The recent closure of her GP's clinic, says Melanie Reid, brings a future of impersonal, rationalised healthcare to her village.
Jennifer Foster had been in place for 20 years. For Melanie, who broke her back in a riding accident in 2010, and who is tetraplegic, the loss is particularly poignant.
"Since my accident, with her on my side, I never felt alone," she says.
Jennifer Foster made regular visits to the hospital in Glasgow where Melanie spent a year in treatment. For eight years she was reachable by phone and email. She made visits on her afternoon off, "sorting me out physically and mentally." And she did the same for all her other patients.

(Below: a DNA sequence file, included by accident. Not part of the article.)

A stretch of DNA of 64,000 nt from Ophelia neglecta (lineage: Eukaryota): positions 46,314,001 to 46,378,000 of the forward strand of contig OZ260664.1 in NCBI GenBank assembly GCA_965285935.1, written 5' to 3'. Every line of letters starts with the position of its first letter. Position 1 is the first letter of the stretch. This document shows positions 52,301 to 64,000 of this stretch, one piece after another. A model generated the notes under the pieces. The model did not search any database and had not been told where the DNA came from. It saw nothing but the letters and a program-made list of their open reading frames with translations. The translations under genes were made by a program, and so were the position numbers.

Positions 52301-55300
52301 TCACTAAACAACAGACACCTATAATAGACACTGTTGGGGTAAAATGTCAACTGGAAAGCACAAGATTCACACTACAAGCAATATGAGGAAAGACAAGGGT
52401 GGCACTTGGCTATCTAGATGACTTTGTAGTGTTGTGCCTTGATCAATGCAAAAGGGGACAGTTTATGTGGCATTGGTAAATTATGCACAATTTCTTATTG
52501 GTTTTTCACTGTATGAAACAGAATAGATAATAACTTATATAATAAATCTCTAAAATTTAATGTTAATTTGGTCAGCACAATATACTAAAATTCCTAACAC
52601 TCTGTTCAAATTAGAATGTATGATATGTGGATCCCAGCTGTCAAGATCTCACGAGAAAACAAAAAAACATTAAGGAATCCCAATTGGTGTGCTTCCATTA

She adds, "Jennifer Foster didn't retire. We didn't have to lose her. She quit in frustration and exhaustion at the heath authority's refusal to support her. The local health board, Forth Valley, changed its policy and agreed to a pharmacy application in the village. Thus in a stroke the small surgery's pharmacy became unviable. Without its vital income from dispensing protected, it cannot continue."
With the GP's departure, Melanie and her neighbours face the same future as much of the rest of the country: one of fractured service delivered by locums. Who, by the way, in one similarly isolated area, cost the health service £50,000 a month to deliver.
Melanie Reid's article was published in the Sunday Times Magazine in May 2017